Uni was great. I hung out with my friends all day and all weekend. I worked 12 hours a week, and had practically nothing left over when the rent was due. Bliss. Post-uni, things aren’t quite so easy. Bills to pay, career decisions to make, the spectre of HECS. Here are some tips and tricks I wish someone had told me. Inspired by the incomparable Globe and Mail.
Understand Your HECS
It might not be something you have to actually pay off for a long time, but make sure you at least understand how much you owe, at what point you’ll start paying it off and how it will affect the other debts and repayments you probably have coming your way.
Save Up: Short Term
I finished university thinking that lots of people wanted to hire recently graduated communication students, and was quickly disabused of that fact. In my ignorance, I hadn’t lined a job up and ended up paying my rent with my credit card for far too long- a fact that means I’m still paying off those couple of months. Either line a job up first, or have a bit of an emergency fund to soften the post-uni blow.
Save Up: Long Term
Even if you’ve got the dream job, sometimes things go awry. Being prepared for that day financially is a huge boon, and will avoid you getting into extra debt or being strapped for cash. And if you don’t end up needing it? Thank your stars for your blessed existence and put it towards your retirement or a house deposit.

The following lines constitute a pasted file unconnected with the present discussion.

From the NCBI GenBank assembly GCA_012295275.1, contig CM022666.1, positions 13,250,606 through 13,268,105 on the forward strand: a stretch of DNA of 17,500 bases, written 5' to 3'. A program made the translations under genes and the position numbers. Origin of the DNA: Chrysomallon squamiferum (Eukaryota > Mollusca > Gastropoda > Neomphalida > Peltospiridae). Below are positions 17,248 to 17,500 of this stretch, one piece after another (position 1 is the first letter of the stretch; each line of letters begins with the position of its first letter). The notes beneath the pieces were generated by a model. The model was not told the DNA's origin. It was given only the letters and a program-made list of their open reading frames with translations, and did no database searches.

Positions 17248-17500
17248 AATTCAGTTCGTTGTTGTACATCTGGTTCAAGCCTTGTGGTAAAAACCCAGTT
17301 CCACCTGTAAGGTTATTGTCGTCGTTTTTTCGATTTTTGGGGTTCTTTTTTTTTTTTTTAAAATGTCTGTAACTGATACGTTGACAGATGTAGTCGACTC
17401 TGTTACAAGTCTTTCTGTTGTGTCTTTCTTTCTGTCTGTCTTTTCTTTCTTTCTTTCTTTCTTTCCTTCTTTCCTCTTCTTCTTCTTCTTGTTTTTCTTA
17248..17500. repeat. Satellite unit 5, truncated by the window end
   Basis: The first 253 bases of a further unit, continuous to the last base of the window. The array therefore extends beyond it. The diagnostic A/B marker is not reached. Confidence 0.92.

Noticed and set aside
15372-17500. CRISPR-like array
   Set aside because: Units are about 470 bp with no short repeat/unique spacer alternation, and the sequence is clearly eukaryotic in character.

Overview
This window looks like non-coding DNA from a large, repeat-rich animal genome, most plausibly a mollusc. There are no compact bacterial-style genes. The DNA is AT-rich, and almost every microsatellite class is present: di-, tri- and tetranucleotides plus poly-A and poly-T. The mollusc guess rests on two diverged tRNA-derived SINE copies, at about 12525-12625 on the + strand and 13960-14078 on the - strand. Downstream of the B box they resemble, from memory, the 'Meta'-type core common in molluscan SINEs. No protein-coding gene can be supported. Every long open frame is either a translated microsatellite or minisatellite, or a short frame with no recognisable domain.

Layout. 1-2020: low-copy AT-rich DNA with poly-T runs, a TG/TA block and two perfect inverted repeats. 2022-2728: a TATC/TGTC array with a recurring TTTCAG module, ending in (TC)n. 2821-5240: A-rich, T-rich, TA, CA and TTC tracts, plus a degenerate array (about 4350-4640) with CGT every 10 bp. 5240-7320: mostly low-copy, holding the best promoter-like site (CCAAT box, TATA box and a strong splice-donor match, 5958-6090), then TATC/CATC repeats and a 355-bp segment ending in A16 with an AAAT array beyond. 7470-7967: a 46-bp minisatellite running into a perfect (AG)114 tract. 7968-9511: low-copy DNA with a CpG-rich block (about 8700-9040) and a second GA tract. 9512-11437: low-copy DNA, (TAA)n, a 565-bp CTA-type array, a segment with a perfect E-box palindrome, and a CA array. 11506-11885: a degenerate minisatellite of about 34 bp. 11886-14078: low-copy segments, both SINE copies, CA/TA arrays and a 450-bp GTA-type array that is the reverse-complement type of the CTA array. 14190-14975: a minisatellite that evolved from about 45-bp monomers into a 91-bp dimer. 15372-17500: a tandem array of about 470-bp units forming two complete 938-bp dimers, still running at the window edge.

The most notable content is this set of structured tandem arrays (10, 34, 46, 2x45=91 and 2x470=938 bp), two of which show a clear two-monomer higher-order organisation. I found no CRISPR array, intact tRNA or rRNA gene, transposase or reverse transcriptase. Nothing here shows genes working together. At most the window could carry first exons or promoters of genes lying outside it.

Do You Need A Car?
I want a car- I know that much. But whether I can truly afford it at this point of my career is another question. Understanding the difference between need and want is apparently a crucial life skill, and one I’m still honing. It’s an important consideration when moving- will you need a car to survive in your new setting or could you move somewhere with great public transport and save money that way?
The first year in your career is going to be a tough one. You don’t get paid huge amounts, you’re still learning the ropes. So while you want to get out there and be independent, think about living at home or with friends for the time being. It’s much cheaper, will be a great support system as you go through your first year and you can move out to your own place when you’re properly set up and able to afford it.
Budget, Always Budget
Those years of university, I never really needed a budget because I literally didn’t have any money. Lots of people will tell you that you should start saving then, and I’m sure that’s true. I’m also sure there’s a fair amount to be said for a couple of years where you don’t worry so much. Those years are gone, I tell ya. Now, I need a budget. I have long-terms and short-term goals that I need to achieve. I no longer think I can have it all, so I’ve got a good idea of what I want most and how I am going to achieve it. Having a road map (as George W) would say is the first step in getting anywhere.